Some will be pleased and some horrified that the Supreme Court let stand the Federal Communications Commission's change of rules on bad language -- especially but not confined to the "f" word and the "s" word. Even if their use on radio or TV is fleeting and unanticipated, the FCC can still levy heavy fines not just on the program where the offense originated but on all affiliates that carry the offending program.
But this isn't the last word. The court, in a 5-4 opinion written by Antonin Scalia, merely said that the FCC didn't exceed its authority; in other words, it acted properly given its rules and mandates. But the underlying issue is a First Amendment question, and the court deliberately skirted that. Scalia even told the lower court he was sending the case back to that it should deal with the First Amendment issue, which the Supreme Court would likely take up soon, perhaps even on this case. And given the First Amendment doubts raised by some of the justices, including some who voted in the majority, the outcome next time might be a little different.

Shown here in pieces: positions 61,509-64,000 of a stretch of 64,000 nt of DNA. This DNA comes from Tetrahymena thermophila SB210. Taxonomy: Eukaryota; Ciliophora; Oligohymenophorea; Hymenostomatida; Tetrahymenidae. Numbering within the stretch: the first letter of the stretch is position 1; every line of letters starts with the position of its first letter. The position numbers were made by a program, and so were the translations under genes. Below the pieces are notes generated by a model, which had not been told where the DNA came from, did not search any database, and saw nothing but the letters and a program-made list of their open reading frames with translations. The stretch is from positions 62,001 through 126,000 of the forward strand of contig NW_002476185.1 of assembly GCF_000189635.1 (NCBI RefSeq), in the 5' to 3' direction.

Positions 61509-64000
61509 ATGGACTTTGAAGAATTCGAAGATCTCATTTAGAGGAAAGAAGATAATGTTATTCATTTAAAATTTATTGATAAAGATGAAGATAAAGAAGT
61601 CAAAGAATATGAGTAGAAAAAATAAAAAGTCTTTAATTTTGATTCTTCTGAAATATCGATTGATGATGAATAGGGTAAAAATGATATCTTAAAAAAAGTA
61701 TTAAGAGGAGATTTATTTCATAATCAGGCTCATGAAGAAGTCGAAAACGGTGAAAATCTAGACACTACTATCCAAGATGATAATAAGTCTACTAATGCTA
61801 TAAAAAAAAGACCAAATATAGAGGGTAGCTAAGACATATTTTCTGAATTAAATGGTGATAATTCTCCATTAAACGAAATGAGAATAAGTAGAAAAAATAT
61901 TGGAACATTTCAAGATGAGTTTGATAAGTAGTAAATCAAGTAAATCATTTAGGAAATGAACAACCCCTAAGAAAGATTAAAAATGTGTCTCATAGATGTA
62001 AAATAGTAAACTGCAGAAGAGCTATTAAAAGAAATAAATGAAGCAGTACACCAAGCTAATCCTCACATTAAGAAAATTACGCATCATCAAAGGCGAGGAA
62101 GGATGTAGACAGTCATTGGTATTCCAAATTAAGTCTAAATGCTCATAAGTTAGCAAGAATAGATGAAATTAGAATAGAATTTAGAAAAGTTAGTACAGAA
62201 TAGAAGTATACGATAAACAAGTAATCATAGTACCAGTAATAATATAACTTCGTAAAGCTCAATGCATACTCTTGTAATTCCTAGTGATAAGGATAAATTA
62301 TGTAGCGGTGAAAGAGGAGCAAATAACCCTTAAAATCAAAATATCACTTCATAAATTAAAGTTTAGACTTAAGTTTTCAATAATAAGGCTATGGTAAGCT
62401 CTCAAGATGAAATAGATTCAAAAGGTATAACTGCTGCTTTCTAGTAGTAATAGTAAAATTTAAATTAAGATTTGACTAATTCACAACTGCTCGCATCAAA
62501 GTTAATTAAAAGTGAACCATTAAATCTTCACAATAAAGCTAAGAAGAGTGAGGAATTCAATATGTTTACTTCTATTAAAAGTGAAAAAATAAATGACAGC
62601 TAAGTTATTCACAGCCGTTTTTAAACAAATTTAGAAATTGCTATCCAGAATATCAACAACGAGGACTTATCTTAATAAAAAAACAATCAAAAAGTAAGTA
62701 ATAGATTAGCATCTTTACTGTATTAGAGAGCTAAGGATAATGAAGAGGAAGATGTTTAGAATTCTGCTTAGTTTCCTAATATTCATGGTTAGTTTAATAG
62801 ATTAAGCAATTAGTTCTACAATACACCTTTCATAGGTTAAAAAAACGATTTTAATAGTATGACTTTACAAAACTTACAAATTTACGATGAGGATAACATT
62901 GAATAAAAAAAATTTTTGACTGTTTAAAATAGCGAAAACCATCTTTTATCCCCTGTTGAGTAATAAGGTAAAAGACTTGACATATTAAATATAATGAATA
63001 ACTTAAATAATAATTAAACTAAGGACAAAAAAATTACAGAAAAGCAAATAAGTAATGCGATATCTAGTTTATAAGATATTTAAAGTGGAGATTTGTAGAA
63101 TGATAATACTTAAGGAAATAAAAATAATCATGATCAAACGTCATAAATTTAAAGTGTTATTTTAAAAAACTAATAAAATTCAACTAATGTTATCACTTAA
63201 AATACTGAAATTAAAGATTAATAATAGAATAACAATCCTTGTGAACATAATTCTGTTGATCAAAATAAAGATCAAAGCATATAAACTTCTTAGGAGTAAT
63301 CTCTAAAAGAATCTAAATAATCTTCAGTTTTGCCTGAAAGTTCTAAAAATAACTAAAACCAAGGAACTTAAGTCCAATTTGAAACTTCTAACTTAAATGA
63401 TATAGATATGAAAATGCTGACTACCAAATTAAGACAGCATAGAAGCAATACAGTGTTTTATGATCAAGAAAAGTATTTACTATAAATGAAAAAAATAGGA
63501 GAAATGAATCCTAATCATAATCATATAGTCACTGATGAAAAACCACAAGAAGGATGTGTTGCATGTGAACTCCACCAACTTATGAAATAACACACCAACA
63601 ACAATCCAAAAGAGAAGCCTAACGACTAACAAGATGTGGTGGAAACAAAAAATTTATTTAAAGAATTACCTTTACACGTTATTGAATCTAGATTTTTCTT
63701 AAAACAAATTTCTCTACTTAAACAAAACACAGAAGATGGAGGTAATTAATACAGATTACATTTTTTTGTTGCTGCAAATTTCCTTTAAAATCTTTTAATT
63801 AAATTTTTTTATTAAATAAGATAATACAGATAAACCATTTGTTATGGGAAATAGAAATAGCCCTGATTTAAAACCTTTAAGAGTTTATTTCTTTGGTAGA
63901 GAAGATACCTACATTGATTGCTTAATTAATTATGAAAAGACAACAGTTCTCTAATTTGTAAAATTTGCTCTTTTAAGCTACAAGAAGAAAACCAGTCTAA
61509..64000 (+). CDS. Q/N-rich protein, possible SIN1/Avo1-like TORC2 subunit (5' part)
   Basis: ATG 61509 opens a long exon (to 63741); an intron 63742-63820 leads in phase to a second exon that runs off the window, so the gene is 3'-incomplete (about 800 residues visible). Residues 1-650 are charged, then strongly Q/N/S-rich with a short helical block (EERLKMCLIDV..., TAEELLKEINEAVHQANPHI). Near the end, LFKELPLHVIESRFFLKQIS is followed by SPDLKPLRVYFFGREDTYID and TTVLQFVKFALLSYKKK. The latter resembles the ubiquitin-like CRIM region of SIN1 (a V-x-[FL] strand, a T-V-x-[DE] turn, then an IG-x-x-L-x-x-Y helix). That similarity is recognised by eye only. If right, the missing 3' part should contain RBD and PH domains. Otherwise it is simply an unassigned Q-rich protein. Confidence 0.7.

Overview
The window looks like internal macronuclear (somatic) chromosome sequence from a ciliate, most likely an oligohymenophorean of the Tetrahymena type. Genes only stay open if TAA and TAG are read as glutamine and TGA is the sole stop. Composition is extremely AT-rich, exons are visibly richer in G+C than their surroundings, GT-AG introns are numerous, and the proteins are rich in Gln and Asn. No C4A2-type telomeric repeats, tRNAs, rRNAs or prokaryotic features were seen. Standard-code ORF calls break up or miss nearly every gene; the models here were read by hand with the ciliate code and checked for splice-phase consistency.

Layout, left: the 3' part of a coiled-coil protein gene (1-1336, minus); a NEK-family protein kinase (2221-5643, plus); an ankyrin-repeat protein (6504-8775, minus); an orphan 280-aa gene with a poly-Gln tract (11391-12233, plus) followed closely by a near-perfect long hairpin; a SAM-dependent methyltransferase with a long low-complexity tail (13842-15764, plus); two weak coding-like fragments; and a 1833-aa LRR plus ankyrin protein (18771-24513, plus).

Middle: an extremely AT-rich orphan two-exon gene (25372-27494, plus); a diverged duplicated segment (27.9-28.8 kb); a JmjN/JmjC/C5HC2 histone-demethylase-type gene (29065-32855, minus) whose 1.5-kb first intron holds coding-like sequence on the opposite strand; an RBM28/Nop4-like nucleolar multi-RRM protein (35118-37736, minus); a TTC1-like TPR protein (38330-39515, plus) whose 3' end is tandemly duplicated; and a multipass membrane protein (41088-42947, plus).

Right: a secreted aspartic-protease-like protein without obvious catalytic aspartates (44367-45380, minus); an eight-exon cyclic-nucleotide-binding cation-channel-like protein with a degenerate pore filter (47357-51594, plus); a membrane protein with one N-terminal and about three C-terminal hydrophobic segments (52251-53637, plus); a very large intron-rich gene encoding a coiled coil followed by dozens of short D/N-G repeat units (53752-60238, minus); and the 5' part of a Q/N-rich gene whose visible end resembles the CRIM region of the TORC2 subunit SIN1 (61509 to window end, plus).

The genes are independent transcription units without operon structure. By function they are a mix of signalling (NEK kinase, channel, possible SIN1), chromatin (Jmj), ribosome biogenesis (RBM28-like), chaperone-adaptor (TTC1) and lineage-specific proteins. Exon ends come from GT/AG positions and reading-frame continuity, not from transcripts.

Clarence Thomas gave those doubts a clear expression (via hit & run):
"The text of the First Amendment makes no distinctions among print, broadcast, and cable media," Thomas wrote (quoting an opinion in an earlier case), "but we have done so." He said "this deep intrusion into the First Amendment rights of broadcasters" is based on rationales that never made much sense and seem more outmoded every day: "the scarcity of radio frequencies," plus the idea that broadcast TV and radio are "uniquely pervasive" and "uniquely accessible" to children. "Even if this Court's disfavored treatment of broadcasters under the First Amendment could have been justified" at the time of the decisions upholding the "fairness doctrine" and the ban on broadcast indecency, Thomas wrote, "dramatic technological advances have eviscerated the factual assumptions underlying those decisions."
The descent of our vehicles of popular culture into crudeness and vulgarity might be delplorable, but that's the marketplace for you. There are good and bad and ugly, and the choices are ours, and they'll keep giving us what we choose. The First Amendment, whatever we decide it ultimately means, should be applied equally to all media.